Background and Aim: To investigate the role of vascular risk factors in different subtypes of mild cognitive impairment (MCI) in a multicentric, clinic-based, cross-sectional study. Methods: Two-hundred and seven subjects with MCI were included in the study: 33 with single non-memory MCI (snmMCI), 42 with multiple-domain amnestic MCI (mdMCI-a) and 132 with amnestic MCI (aMCI). Several clinical vascular risk factors and magnetic resonance imaging (MRI) brain lesions were evaluated. Results: snmMCI showed a higher frequency of ischaemic heart disease and of transient ischaemic attack (TIA)/stroke, a higher Hachinski ischaemic score and a higher frequency of white-matter lesions on MRI compared to aMCI. Subjects with mdMCI-a showed clinical characteristics similar to aMCI, except for a higher frequency of a history of TIA/stroke. Conclusion: Our findings suggest that snmMCI may be considered a vascular cognitive disorder.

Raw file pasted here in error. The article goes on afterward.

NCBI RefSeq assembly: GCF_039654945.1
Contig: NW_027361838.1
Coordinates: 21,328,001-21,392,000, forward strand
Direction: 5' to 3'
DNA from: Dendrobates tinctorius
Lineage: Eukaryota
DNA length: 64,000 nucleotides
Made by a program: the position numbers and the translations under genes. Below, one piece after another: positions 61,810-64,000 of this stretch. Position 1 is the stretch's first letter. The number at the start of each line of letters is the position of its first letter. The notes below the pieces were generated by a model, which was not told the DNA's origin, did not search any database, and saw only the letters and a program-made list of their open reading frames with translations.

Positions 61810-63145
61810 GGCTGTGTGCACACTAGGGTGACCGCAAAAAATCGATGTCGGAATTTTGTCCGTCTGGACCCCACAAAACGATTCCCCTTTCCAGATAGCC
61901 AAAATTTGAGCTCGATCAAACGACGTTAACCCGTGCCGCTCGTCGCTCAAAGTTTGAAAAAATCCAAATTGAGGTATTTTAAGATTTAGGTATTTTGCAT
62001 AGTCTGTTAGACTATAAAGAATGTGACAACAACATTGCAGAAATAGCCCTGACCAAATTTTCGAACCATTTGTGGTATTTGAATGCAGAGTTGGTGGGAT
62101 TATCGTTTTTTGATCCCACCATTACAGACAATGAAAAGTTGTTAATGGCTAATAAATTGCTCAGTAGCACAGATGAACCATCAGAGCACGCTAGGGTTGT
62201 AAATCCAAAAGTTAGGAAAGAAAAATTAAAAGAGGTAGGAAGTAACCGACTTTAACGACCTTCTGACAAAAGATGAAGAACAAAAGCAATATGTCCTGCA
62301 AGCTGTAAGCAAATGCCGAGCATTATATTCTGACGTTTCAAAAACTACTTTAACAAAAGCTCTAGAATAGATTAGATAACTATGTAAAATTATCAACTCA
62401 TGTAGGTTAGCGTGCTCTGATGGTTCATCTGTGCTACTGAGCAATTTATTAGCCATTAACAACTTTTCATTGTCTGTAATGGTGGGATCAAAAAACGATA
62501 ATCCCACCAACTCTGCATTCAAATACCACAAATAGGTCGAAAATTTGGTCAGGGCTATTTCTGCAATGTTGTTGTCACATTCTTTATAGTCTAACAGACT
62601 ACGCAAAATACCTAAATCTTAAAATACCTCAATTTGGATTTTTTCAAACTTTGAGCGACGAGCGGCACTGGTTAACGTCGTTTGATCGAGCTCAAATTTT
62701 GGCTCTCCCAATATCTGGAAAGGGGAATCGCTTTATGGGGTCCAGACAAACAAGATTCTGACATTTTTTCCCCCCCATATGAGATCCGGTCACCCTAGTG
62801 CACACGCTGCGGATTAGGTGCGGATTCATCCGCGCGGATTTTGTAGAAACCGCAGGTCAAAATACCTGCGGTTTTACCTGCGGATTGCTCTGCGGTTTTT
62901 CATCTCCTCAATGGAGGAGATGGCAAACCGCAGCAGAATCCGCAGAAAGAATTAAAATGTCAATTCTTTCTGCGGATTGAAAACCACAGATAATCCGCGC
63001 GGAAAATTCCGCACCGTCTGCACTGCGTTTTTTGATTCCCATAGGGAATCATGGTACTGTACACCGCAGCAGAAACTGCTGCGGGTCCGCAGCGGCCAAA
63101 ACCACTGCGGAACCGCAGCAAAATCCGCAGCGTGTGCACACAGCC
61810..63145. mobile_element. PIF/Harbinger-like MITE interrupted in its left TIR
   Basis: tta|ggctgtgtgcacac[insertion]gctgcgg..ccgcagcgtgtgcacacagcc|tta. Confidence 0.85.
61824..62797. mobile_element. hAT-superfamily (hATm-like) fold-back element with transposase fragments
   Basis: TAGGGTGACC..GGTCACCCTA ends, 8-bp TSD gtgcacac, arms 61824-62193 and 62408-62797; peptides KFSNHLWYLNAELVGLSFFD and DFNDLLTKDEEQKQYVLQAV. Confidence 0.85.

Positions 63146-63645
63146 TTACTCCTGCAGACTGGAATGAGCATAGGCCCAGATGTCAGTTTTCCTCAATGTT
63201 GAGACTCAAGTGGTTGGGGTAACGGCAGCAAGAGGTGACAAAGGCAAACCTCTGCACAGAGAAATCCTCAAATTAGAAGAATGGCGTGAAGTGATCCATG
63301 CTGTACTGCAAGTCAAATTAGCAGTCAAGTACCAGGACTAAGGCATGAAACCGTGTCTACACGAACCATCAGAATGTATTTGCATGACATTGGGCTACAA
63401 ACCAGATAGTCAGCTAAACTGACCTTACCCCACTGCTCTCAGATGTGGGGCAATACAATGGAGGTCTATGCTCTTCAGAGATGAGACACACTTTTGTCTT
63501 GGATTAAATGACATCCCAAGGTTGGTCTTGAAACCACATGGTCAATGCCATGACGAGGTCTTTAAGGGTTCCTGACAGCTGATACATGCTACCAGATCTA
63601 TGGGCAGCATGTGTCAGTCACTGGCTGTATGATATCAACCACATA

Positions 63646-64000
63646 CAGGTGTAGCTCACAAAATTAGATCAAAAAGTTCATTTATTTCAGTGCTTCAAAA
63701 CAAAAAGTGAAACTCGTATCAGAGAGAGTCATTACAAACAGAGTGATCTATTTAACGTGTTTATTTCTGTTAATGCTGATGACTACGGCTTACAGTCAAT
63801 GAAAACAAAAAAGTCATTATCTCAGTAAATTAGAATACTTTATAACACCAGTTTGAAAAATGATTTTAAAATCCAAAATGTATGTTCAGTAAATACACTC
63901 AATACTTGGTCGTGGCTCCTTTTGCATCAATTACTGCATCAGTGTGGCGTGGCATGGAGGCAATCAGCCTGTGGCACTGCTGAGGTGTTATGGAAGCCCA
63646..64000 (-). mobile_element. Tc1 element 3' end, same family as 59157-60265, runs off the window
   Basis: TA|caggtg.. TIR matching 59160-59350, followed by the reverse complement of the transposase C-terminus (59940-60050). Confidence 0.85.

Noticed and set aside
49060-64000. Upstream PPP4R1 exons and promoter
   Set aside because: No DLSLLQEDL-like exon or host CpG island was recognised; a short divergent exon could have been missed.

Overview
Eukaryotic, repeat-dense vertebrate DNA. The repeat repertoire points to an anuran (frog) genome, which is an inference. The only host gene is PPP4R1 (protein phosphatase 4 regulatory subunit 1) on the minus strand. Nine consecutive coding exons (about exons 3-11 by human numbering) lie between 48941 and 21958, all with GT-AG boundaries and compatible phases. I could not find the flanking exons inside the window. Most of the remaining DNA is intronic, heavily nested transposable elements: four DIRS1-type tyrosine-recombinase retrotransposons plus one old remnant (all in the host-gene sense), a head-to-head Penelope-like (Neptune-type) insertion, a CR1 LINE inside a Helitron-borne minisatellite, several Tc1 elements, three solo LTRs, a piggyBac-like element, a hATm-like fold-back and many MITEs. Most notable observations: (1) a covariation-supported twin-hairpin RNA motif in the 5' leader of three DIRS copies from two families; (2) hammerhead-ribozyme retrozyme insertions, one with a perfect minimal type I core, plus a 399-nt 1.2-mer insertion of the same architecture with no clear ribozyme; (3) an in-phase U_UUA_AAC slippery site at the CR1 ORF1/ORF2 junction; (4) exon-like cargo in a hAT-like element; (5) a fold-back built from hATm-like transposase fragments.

- Cognitive impairment
- Mild cognitive impairment subtypes
- Vascular risk factors
- White-matter lesions
ASJC Scopus subject areas
- Neuropsychology and Physiological Psychology
- Geriatrics and Gerontology